Brianna Jorge, Central DeWitt High School Senior & DCDC Intern   

How to Get the Love You Want

Love is in the air.  We’re rapidly approaching Valentine’s Day.  Most of us are either pining for a partner, head-over-heels in love or struggling to keep the love alive with our partner.  I have experienced all those states of being.  Also, having been a United Methodist pastor for over 20 years, I have observed countless other’s heartache, joy and pain in their quest to find and keep love.

I am happy to report that it is possible to find and have a committed, long-term loving relationship that both deepens over time and has the same hot spark of those first few weeks of falling in love.  I know this because I have it!  My wife, Winter and I have been together more than seventeen years now and people still ask us, “Are you newly-weds?”  I am amazed that I still fall more in love with her every day and she tells me she feels the same way.

“How can this be?” I would have asked 20 years ago.  My marriage to my first wife had been on the rocks almost from the day we said, “I do.”  We loved each other but after 7 years of struggling to make it work, we decided the best way to honor our commitment “to love and to cherish” was to let each other go.

What I have discovered was that the best advice my father gave me was “spot on.”  He advised, “Marry your best friend.”  What I wish he would have followed up that advice with was, “There is a big difference between very, very good and best.”  The difference is that with your best friend, the two foundation stones of a relationship are easy.  These foundation stones are not ‘hot sex’ and shared hobbies.  Instead, they are trust and communication.  Not very sexy.  But, within a short period of time without trust and communication, you aren’t going to be doing anything considered sexy.

When you marry your best friend, trust is a given and communication is easy.  Your best friend likes/loves you for who you are and vice versa.  You can spend countless hours together and not get bored.  You bring out each other’s best. You are able to call out the misses because you know you have each other’s best interest at heart.  And, when trust and communication are firing on all cylinders, you will be enjoying all kinds of things that are very sexy indeed!

My life purpose has always been to grow health, wellness and joy in life.  When pondering the most effective place to start working on this purpose, I remembered the poem written by an unknown monk around 1100 AD,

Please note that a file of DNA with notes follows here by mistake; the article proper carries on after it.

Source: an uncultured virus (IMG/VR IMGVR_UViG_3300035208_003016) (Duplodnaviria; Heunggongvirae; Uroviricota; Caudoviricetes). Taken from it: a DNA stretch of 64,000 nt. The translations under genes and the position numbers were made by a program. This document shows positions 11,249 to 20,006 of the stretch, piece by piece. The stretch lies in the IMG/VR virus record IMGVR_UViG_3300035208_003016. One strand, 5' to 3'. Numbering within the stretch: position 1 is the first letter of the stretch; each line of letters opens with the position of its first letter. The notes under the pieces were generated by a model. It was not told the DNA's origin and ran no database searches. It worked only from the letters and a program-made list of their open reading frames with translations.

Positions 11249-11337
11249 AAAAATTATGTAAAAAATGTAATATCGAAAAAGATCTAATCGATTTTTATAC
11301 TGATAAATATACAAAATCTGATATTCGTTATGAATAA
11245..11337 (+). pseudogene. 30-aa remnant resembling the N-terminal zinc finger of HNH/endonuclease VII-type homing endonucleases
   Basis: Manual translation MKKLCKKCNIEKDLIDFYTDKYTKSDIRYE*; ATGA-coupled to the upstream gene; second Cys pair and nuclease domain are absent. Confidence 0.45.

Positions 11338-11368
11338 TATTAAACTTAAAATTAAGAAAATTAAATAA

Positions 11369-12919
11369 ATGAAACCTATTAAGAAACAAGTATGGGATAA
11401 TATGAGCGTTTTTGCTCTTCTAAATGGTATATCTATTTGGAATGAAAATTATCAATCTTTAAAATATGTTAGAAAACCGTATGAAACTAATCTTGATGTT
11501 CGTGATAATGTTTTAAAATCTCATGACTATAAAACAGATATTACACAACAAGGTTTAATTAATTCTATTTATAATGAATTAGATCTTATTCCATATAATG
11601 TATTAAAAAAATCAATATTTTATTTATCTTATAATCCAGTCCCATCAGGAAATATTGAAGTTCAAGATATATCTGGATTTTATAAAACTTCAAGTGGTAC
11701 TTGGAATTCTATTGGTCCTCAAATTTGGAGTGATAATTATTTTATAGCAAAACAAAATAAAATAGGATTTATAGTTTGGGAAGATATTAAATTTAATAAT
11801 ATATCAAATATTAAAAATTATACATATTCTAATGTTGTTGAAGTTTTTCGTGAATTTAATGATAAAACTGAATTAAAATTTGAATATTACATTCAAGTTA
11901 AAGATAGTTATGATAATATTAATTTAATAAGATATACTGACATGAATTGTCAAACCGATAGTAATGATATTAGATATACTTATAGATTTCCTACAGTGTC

“When I was a young man, I wanted to change the world. I found it was difficult to change the world, so I tried to change my nation. When I found I couldn’t change the nation, I began to focus on my town. I couldn’t change the town and as an older man, I tried to change my family. Now, as an old man, I realize the only thing I can change is myself, and suddenly I realize that if long ago I had changed myself, I could have made an impact on my family. My family and I could have made an impact on our town. Their impact could have changed the nation and I could indeed have changed the world.”

So, I wrote my first book, “After Ever After: Finding and Keeping the Love of a Lifetime” with that in mind.  It begins with me and ends with my greatest hope that everyone is able to have the love they most desire.  If you are interested in exploring further how trust and communication can strengthen your relationships, I invite you to join me on Saturday, February 10 at 10:00 AM at the Francis Banta Waggoner Community Library for my workshop, “50 Ways to Love Your Lover.”  I’ll be signing copies of “After Ever After” at the end of the workshop. You can also find the book for purchase at my blog at www.tomboomershine.com or you can purchase a copy at THE CROSSROADS Inspired Living & Garden Cafe.

Peace,

Tom Boomershine – DeWitt United Methodist Church Pastor &  Founder of EcoSphere Coaching

The Rock Valley team at Autumn Fest

Making Better Lives

It was on May 7, 2007, when I saw my very first patient at Rock Valley Physical Therapy in our then new DeWitt location.  Having been a physical therapist for exactly 10 years at that point, I had the experience and confidence needed, in addition to the support and trust from Rock Valley owners and my colleagues to be successful, but…I was scared!  I was leaving the comforts of a clinic with several coworkers and loving what I was doing every single day.  I was moving on to a clinic with only one coworker and very few patients to start with in a community that I knew very little about, despite growing up just down the road.  It was change, and a big change in my life, and as we all know, change is hard!!

I grew up in Park View, Iowa and graduated from North Scott High School.  I knew of DeWitt growing up, especially when it came to going to see a movie and getting ice cream with my family.  It was in my later high school years and early college years that I knew I wanted to do something in the area of health care.  It was after a day spent doing a job shadow with a physical therapist, that I was able to solidify my decision to choose this as my future career.  I knew I had a passion for “making better lives” even before it had become the official tag line that I now live and practice by along with all of my colleagues at Rock Valley Physical Therapy.  I attended St. Ambrose University and graduated with my Master in Physical Therapy degree in May of 1997.  Before I started working for Rock Valley in 2001, I began my career in physical therapy with Genesis and even spent a few months working for Genesis Medical Center right here in DeWitt.  Little did I know at that time what my future had in store for me in this amazing community!